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In 1994, Tony Romo was a nondescript freshman soccer player for Burlington High School. He would go on to become one of the leading statistical passers in NFL history and worked as a color analyst on Super Bowl LIII for CBS Sports.

In 1995, Park lineman Kevin Barry was an honorable mention selection on the All-Racine County football team as a junior. He would be named the Associated Press Player of the Year in Wisconsin one year later, go on to play for the Packers and even have a blocking play named after him.

Might a similar miracle story be in store for Tyler Shaw?

As a center and long snapper for Catholic Central in Burlington last fall, he was only an honorable mention selection on the All-County and All-Metro Classic Conference football teams. But there is lot more to this young man than meets the eye.

He has been rated by Kohl’s Professional Kicking Camp as the eighth-best long snapping prospect in the nation among high school players. And he just signed with Eastern Michigan, an NCAA Division I program in Ypsilanti, Mich., as a preferred walk-on.

This was after he turned down a similar offer from Pitt, the program that Dan Marino and Tony Dorsett once made famous.

Shaw said he has been told he will receive a full athletic scholarship once he earns the starting position at long snapper. That would appear to be after the 2019 season, during which two-year starter Drake Sutton is a senior.

“For Tyler Shaw to be coming in, it’s perfect timing,” Eastern Michigan coach Chris Creighton said during a press conference last week. “He’s really good.”

During a vintage season, which included St. Catherine’s and Racine Lutheran advancing to the state championship game in their respective divisions last November, who could have guessed that a player of Shaw’s magnitude was out there in the shadows?

His program struggled to a 3-6 record last season one year after it was forced to forfeit its final three games because of low numbers. But through it all, the 6-foot-1, 220-pound Shaw was tirelessly working at his Elkhorn home to perfect his craft.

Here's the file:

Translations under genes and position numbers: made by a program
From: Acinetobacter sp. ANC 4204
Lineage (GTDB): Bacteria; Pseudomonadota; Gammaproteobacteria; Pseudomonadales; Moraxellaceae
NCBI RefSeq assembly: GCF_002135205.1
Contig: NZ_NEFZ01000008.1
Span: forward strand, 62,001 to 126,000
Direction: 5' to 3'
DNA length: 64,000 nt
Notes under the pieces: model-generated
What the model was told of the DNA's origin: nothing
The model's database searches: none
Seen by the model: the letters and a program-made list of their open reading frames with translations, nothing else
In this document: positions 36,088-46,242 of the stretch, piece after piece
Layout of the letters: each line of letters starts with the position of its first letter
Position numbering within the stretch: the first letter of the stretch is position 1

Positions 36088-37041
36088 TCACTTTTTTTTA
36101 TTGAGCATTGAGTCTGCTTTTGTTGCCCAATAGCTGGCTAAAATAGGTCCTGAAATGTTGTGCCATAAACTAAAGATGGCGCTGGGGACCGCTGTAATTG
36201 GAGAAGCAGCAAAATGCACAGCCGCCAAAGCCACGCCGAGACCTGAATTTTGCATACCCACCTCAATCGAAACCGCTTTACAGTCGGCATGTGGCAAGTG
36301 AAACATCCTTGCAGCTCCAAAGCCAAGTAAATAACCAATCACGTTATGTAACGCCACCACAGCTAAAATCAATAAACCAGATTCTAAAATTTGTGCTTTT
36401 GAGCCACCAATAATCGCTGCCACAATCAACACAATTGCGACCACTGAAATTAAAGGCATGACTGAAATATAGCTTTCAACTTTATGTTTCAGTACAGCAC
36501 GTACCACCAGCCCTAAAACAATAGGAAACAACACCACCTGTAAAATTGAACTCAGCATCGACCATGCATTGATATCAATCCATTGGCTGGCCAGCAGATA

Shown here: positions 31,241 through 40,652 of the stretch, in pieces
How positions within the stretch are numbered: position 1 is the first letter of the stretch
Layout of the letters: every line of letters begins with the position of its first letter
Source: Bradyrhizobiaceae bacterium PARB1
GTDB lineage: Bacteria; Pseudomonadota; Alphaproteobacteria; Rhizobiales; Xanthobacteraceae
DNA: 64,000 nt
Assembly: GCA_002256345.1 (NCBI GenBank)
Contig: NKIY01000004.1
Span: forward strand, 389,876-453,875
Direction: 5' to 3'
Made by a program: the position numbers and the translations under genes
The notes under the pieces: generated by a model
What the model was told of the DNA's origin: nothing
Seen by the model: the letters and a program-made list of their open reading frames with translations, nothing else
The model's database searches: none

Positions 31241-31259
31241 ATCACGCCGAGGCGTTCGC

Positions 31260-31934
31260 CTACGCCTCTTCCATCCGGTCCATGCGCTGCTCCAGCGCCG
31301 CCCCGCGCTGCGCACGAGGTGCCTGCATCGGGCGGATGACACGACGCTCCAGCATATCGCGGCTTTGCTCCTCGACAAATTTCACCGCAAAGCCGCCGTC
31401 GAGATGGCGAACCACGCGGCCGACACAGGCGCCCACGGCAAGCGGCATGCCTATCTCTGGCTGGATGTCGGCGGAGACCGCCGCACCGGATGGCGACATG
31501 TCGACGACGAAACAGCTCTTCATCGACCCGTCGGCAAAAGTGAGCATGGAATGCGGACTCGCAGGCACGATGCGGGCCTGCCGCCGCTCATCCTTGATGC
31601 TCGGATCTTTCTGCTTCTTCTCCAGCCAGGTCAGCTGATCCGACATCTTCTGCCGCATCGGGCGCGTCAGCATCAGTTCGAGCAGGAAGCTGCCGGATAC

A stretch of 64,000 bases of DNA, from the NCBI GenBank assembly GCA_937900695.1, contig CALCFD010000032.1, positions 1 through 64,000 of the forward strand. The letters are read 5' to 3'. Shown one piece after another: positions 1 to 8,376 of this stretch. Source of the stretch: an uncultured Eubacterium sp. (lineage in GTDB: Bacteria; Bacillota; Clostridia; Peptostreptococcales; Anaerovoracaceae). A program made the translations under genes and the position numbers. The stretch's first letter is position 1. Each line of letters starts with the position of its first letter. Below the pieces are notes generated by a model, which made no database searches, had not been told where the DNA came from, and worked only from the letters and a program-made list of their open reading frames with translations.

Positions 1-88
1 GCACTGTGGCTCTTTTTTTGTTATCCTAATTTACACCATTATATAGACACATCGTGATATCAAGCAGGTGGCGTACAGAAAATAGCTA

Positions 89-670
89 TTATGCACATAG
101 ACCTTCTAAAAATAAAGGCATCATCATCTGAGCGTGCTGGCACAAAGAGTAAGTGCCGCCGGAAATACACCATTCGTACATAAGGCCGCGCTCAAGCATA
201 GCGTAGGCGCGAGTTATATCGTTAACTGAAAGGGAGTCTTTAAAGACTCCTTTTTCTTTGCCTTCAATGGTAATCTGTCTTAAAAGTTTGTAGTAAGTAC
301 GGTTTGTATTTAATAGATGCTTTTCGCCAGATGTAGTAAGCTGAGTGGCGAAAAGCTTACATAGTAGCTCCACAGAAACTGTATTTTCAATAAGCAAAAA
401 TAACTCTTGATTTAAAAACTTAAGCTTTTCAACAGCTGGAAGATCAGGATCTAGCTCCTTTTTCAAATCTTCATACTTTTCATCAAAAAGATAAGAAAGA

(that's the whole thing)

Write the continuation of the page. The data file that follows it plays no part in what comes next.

“It’s a neat opportunity for Tyler, but he’s put the work in to get there,” Catholic Central coach Tom Aldrich said. “He can snap the ball. He’s awfully accurate and he’s got some oomph behind it, too.

“We had our punter back 15 yards and he (Shaw) had to take a little bit off for our kid to catch it.”

To say the least, Shaw has had tunnel vision when it comes to his craft. He even didn’t return to Catholic Central’s basketball team this season so he could devote more time to perfecting his technique.

“After school, five days a week, I’m lifting for about an hour to an hour and a half,” Shaw said. “And then I come home and snap for about 45 minutes to an hour six or seven days a week. That’s pretty much year round.”

And, yes, it sure gets monotonous. Shaw’s father, A.G., often fields Tyler’s snaps. But Shaw also has to practice on his own and he works out corrections in his head as he retrieves the footballs he has just snapped.

“It’s constantly trying to fix anything if something is a little off,” Shaw said. “So it’s monotonous, but I’m always tinkering as much as I can when I’m by myself. It’s practicing while I try to figure out what’s going to work the best.”

The Kohl’s Kicking Camp has certainly noticed how far he has come. It awarded him a five-star ranking as a long snapper and provided this observation on its website:

“Shaw continued to impress during the Kohl’s Midwest Showcase. He put his power and accuracy on display during the charting portion of camp by scoring on all but one snap and finishing with an average snap time of .68 seconds. He has great size and is very efficient with his snapping mechanics. Shaw is a plug and play snapper for any school in the country.”

Will long snapping turn out to be Shaw’s shot at an NFL tryout in next four or five years? Don’t dismiss that possibility.

Long snappers often come from college programs that are hardly considered national powers. Take Matt Overton of the Jaguars, who played at Western Washington. Or Kameron Canaday of the Steelers, who played at Portland State.

“If I was big enough and athletic enough, I would love to play Division I football as a linebacker or lineman,” Shaw said. “I’m not that fast and not that strong. But I can do this. And I can still be part of a team and go out there 20 plays a game and be a football player for at least four more years.”

After that, Shaw isn’t ruling anything out.

“The NFL is the end goal,” he said. “Realistically, I’ve done some pretty crazy things. Like this year, I was a finalist for the Under Armour All-America game (which was played Jan. 3 in Orlando).

“I think it’s pretty realistic because I’ve talked to a lot of other long snappers. There’s a huge community of us. A lot of people don’t want to go to the NFL. They don’t care about it.

“But that’s something I want to do and I believe it’s completely attainable.”

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